Tag Archives: Internet Philosophy

tweetsfromtahrir

Tweets from Tahrir

I am surprised I missed this as the time: Tweets from Tahrir. Its a compilation of tweets from Tahrir Square during the Arab Spring uprisings, edited by Nadia Idle and Alex Nunns.  During the protests I suggested that the protestors in ‘the world’s biggest think-tank’ publish their hopes for the future of Egypt and that new technologies could help them do it very quickly.  Idle and Nunns appear to have got this precise project published within a month.

This book obviously owes something to James Bridle’s TweetBook.  It is also a companion to books like We Are Iran and Diaries of an Unfinished Revolution, two collections drawn from blogs and activists, and supported by English PEN’s Writers in Translation programme.

Press regulation and the Internet's "ethical vacuum"

Following the Royal Charter announcement earlier this week, there has been much concern over how the new system for press regulation will affect bloggers.  English PEN expressed concerns about this immediately after the Leveson Report was published.  On Labour List, Mark Fergerson called the Internet ‘The Elephant in the Room‘ and in the Guardian, Emily Bell said the Royal Charter was ‘illiterate‘ about the Internet.  Since this problem arises from the lack of discussion about the Internet in the Leveson Report, it is worth revisiting that document to see what Leveson actually said.

It is technically wrong to say that Leveson only devotes one page to the Internet in his entire 2,000 page report.  In Volume I, pages 164 to 178 are given over to describing part of the online publishing ecosystem – Huffington Post, Popbitch, and Guido Fawkes.  However, there are only five paragraphs of actual analysis on the Internet, on pages 736-37 (Volume II).  Leveson says:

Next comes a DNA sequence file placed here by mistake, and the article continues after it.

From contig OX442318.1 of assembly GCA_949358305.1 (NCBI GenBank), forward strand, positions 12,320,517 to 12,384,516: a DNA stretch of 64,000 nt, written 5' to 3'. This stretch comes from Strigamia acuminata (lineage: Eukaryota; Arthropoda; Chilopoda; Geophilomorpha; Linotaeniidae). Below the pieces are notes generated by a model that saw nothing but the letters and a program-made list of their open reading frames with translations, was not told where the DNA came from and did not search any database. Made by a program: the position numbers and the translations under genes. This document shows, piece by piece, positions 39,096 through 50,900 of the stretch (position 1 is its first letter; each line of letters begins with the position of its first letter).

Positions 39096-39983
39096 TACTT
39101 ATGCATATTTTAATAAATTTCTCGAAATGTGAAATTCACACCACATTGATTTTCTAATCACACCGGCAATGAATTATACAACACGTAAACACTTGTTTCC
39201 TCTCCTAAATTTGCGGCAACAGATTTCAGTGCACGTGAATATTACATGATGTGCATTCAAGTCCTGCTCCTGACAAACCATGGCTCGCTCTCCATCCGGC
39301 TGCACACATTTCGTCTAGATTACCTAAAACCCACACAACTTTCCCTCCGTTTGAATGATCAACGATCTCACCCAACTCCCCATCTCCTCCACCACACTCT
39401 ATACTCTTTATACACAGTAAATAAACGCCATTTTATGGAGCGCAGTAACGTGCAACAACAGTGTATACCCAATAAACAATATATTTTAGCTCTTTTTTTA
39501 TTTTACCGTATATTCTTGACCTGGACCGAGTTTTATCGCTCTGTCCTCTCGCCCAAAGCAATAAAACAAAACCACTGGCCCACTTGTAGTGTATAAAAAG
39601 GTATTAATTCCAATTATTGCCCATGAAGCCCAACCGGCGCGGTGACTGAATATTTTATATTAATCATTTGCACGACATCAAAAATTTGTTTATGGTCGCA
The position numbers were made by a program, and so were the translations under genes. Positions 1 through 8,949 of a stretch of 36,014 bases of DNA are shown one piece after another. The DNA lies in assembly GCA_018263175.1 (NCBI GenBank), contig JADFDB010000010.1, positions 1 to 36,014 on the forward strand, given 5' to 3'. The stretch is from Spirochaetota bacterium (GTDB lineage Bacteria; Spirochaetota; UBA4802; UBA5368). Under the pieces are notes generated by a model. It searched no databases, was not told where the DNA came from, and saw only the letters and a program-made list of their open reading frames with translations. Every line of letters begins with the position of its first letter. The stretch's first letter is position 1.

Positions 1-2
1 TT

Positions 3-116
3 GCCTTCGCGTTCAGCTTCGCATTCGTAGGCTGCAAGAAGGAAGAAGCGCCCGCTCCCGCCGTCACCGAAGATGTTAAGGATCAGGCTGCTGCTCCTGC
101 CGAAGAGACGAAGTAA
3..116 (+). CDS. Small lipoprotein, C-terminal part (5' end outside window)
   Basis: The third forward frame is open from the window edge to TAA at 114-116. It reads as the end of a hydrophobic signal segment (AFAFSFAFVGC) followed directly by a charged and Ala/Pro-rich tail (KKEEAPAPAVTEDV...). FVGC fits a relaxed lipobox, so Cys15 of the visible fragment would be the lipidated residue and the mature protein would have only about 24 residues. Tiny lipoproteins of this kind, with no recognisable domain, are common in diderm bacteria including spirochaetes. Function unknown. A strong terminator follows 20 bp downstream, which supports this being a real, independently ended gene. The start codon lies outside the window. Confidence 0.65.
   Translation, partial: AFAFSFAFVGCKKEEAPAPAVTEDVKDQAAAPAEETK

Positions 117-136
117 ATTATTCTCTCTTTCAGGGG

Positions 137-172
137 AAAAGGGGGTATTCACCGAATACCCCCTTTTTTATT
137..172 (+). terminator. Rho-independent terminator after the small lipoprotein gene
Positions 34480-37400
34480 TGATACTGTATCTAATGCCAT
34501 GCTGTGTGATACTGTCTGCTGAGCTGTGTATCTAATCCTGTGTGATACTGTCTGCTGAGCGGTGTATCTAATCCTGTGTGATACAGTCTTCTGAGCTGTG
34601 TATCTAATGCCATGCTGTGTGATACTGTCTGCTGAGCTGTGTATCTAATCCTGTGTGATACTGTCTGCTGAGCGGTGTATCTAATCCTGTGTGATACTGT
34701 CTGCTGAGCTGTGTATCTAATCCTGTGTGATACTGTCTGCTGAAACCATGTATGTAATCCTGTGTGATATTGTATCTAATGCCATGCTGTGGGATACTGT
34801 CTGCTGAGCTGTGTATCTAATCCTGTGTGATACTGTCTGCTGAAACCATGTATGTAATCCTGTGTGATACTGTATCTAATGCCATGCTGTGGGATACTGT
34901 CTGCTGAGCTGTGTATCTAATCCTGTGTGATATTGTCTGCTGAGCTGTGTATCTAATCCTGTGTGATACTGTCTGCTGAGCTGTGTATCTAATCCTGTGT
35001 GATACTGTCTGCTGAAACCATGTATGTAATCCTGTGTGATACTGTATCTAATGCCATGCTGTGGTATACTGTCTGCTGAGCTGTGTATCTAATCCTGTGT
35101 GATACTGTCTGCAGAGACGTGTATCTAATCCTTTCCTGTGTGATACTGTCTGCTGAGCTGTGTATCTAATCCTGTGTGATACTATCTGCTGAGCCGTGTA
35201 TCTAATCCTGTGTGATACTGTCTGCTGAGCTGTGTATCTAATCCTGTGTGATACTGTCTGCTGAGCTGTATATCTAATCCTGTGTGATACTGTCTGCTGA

Many editors and commentators have argued that the burgeoning of the internet is likely to render irrelevant much of the work of the Inquiry even assuming that it has not already done so. If, for example, celebrity X’s privacy is violated online, then the metaphorical cat is well out of the bag, and there is no reason why open season should not exist in the printed media. …

In my view, this argument is flawed for two reasons. … the internet does not claim to operate by any particular ethical standards, still less high ones. Some have called it a ‘wild west’ but I would prefer to use the term ‘ethical vacuum’. This is not to say for one moment that everything on the internet is therefore unethical. That would be a gross miischaracterisation of the work of very many bloggers and websites which should rightly and fairly be characterised as valuable and professional. The point I am making is a more modest one, namely that the internet does not claim to operate by express ethical standards, so that bloggers and others may, if they choose, act with impunity.

The press, on the other hand, does claim to operate by and adhere to an ethical code of conduct.